It seems that H-E-B is eager to make at least a few concessions to area residents on its way to constructing a brand-new store in Montrose on the site of the late-lamented Wilshire Village.
As recently as October 18, real estate website Swamplot was questioning the grocery giant's initially proposed plans to build a "store on stilts" at the corner of West Alabama and Dunlavy, plans which had apparently gone by the wayside.
Time appears to be running out for that "store on stilts" option for the new Montrose location of H-E-B Market. The leader of a Montrose group interested in preserving open space on the site of the former Wilshire Village Apartments says she was surprised not to see a 2-story option included among the 3 designs previewed by a small community group late last week.
So will that vaunted store on stilts be among the plans that the company reveals for the site this Saturday, October 30? That remains to be seen, and area residents are invited to come out to see the plans for themselves as well as vote on their favorite of three final designs.
H-E-B Houston president Scott McClelland and Neartown Association resident David Robinson are asking for the community to head out to St. Stephen's Episcopal Church's main hall (1805 West Alabama) on Saturday morning at 9 a.m. to view the three final H-E-B Montrose store designs at the Neartown Association neighborhood meeting.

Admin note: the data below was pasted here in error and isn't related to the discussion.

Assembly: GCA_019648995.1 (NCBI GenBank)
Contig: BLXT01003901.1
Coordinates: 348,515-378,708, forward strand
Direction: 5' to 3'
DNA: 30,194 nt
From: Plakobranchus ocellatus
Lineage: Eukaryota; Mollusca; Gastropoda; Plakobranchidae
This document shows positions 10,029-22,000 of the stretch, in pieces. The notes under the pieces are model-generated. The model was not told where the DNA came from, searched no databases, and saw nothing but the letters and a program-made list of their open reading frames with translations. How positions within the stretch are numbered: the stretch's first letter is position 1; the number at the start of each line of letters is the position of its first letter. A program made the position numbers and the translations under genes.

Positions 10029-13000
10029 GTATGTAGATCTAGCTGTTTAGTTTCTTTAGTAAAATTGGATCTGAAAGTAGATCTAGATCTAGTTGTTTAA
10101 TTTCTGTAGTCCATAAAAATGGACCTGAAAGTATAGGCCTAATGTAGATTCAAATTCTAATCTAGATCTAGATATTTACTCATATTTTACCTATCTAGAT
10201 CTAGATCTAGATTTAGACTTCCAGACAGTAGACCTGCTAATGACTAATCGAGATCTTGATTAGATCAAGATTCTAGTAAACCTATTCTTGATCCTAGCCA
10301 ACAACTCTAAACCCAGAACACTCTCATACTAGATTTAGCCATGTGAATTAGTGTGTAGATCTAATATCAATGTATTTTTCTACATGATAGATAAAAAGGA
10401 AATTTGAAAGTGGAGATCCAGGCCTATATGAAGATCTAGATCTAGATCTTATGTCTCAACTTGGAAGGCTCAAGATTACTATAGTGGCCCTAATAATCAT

After the designs are unveiled, McClelland and Robinson will field questions from residents and ask that they vote on their favorite of the three designs. The winning design will be announced on November 4, the following Thursday.
Of course, none of this will appease members of the Montrose Land Defense Coalition, who had hoped to preserve the open green space left behind when the sadly moldering Wilshire Village apartments were unceremoniously demolished in August 2009. The Coalition had hoped to transform the 7.68-acre site into a park complete with the lovely magnolia trees that were somehow spared during the demolition. H-E-B's purchase of the land in March 2010 didn't seem to sway the Coalition members, who held out hope that the site would somehow remain a green space for the neighborhood.
Meanwhile, H-E-B seemed to want to appease potential customers as much as possible and initially mentioned a site design that included two acres of parkland, with parking for the customers underneath store itself (hence the stilts). Whether that design will be among the three finalists remains to be seen.
Per Scott McClelland, "the community votes will decide the store design."
Montrose residents may not have a say in the increased traffic and loss of green space that accompany this newest H-E-B, but at least they can have a say in what it looks like. Go out and rock the vote.
UPDATE: According to Mike Morris, none of the three final designs features the grocery store on stilts. However, one of the three designs is promisingly named "Treehouse."
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